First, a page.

When I was staying with my sister Leslie in San Diego in early July, I may have started going a little stir crazy, I think. Keeping track of doctors’ appointments, nurses’ visits, specialists’ phone calls, paperwork for her employer was a tad overwhelming at times.

My sister and/or my niece suggested that I go see the niece go sing with her band, Rebecca Jade and the Cold Fact on lucky Friday the 13th. I had never seen her sing professionally except last August, when she was singing backup for Sheila E.

Rebecca and her husband Rico picked me up. We went to a club called the Tin Roof in downtown San Diego’s Gaslamp Quarter. Almost immediately, I started talking with this woman, mentioning that I am an uncle of Rebecca Jade; she was quite excited by that. “I always wanted to be a singer!”

One of the waitresses started bringing free ginger ales when she realized that I was part of the RJ entourage. I must admit that I appreciated the reflected glory.

Rebecca thought she and the band would do their set and then we’d leave, but no. The gig was a battle of the bands, sponsored by AARP . “The first-ever AARPROCKS Local Music Showcase! Four local bands will compete in a contest in which the winner receives $5,000! They rock – you pick – one lucky band wins!”

The participating bands:
Rebecca Jade and The Cold Fact
Casey Hensley Band
The Midnight Pine
Within

They all were pretty good. Rebecca and Casey were friendly competitors who gave each other hugs; heck, Casey gave ME a hug. Most of the Cold Fact chatted with me about their new album coming out in October, on VINYL as well as other formats.

Finally, about 20 minutes after the last band played, the winner was announced: Rebecca Jade and The Cold Fact! They even had one of those oversized checks made out to them. It was a great night!

Listen to Rebecca Jade and the Cold Fact

Gonna Be Alright

Cuts Like a Winter

For ABC Wednesday

Lego Batman movieWhile the wife and daughter were away in North Carolina, doing good deeds, I was home alone, except for the cats. I went into a movie-viewing frenzy, seeing four movies in four days, and The LEGO Batman Movie (2017) was the fourth.

A free movie on a Tuesday afternoon at the Palace Theater in Albany. What could be the downside? Well, there were well over 1000 kids and their parents, and they were LOUD, making the subtle dialogue in the beginning rather hard to hear, that “Black. All important movies start with a black screen… And music… Edgy, scary music that would make a parent or studio executive nervous… And logos…” bit. But as the movie ramped up, this became less of a problem.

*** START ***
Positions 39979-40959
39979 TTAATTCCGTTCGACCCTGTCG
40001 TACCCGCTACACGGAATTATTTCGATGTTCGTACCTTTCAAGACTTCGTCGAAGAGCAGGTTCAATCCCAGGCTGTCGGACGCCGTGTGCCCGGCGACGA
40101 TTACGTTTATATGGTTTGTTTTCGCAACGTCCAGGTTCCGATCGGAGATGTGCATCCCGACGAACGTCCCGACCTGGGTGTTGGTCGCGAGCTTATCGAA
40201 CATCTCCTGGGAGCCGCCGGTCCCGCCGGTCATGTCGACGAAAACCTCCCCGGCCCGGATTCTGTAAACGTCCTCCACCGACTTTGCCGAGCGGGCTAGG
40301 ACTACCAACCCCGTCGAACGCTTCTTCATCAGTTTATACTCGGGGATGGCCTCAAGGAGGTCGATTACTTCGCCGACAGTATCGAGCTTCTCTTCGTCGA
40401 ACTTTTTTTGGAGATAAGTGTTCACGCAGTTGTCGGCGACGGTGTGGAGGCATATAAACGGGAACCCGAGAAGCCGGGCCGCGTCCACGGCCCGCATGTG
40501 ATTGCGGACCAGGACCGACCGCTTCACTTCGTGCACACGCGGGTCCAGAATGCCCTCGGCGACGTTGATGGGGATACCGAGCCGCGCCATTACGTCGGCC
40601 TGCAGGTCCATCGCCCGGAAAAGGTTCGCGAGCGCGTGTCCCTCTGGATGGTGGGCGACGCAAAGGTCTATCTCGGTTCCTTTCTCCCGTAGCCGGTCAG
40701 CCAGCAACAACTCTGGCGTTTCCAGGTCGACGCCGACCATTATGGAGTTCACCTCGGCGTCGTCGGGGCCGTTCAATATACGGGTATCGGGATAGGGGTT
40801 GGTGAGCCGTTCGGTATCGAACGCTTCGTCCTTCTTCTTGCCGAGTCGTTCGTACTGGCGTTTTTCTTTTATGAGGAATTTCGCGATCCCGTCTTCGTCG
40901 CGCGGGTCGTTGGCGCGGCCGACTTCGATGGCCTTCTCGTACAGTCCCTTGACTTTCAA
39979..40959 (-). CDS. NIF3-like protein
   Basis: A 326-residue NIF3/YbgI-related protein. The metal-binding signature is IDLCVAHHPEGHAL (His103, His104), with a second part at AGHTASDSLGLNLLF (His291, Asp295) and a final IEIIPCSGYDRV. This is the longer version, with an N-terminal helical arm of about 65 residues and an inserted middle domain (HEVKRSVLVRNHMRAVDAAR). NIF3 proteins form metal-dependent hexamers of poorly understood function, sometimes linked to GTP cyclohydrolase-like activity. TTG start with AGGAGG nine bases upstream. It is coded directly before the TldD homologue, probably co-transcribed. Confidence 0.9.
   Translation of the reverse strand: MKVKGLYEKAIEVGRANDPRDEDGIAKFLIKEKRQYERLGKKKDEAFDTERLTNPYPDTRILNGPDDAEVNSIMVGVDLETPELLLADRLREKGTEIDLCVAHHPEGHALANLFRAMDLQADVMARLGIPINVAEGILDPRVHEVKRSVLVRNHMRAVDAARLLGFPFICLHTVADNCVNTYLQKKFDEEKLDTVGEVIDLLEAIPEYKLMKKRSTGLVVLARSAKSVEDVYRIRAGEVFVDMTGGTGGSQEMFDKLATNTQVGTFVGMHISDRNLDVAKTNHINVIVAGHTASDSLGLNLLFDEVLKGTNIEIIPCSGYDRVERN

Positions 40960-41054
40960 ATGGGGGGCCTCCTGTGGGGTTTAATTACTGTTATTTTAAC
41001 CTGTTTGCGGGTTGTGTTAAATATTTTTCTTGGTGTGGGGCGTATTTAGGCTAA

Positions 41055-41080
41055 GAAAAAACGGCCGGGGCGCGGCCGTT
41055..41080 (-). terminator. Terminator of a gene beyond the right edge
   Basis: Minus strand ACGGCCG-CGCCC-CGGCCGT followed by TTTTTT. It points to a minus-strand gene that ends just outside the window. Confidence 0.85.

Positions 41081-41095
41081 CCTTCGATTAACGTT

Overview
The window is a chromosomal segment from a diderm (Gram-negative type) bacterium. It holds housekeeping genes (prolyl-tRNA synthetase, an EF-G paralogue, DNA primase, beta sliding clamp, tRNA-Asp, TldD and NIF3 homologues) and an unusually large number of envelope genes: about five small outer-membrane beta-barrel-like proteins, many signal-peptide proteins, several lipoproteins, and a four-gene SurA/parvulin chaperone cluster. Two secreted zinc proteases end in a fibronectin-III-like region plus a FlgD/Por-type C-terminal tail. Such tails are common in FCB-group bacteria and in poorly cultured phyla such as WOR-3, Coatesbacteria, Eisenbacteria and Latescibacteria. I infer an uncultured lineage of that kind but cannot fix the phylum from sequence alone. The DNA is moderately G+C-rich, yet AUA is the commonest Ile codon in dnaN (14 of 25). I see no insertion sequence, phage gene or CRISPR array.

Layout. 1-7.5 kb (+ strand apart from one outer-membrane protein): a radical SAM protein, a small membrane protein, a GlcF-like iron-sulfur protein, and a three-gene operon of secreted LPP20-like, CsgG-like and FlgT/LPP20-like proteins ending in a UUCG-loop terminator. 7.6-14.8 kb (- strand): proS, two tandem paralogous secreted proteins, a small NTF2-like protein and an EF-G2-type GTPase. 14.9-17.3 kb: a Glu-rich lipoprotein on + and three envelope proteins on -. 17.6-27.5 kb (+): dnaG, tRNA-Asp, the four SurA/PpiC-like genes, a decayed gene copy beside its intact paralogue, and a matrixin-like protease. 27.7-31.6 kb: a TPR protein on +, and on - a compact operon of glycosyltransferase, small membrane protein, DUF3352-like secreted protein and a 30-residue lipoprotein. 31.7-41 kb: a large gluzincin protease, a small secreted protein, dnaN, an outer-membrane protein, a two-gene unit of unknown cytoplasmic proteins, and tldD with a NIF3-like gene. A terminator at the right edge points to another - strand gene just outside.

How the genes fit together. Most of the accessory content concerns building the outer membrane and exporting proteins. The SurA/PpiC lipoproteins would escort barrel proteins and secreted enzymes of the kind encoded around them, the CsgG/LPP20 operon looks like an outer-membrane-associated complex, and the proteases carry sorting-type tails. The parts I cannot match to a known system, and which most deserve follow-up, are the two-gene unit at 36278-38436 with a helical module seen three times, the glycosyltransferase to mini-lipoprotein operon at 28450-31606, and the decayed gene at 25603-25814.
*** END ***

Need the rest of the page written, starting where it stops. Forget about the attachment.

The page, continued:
I saw the first LEGO movie on my birthday in 2014, also for free. I enjoyed it. But Batman was there for comic relief, and it really didn’t delve into the character. Now the guy in the newer movie, HE was Batman.

David Sims, the reviewer for The Atlantic, nailed it: It “works precisely because it knows audiences are sick of its hero. It’s a reassessment, an intervention, an effort to try and remember what’s fun about him.” Because Batman can be a real drag, such as Ben Affleck in Justice League, and doesn’t always play well with others.

The film is filled with witty references from many phases of the character, from the Adam West TV/movie character (shark repellent) to “You want to get nuts? Let’s get nuts!” from Batman (1989 -Michael Keaton). My favorite line may have been from Alfred about Batman going through “similar phases” in 2016, 2012, 2008, 2005, 1997, 1995, 1992, 1989, and a “weird one” in 1966, a reference to every year in which a major Batman film was released.

Will Arnett was absolutely dead-on as the voice of Batman / Bruce Wayne, though that guttural snarl must have done damage to his vocal chords. Michael Cera was earnest as Robin / Dick Grayson. Rosario Dawson was great as Batgirl / Barbara Gordon. I learned Ralph Fiennes is the third Academy Award-nominated British actor to play Alfred Pennyworth, after Michael Caine and Jeremy Irons. Zach Galifianakis showed the various shadings of The Joker.

I was glad I went to The LEGO Batman Movie, though it got better as kids exited well before the end of the film.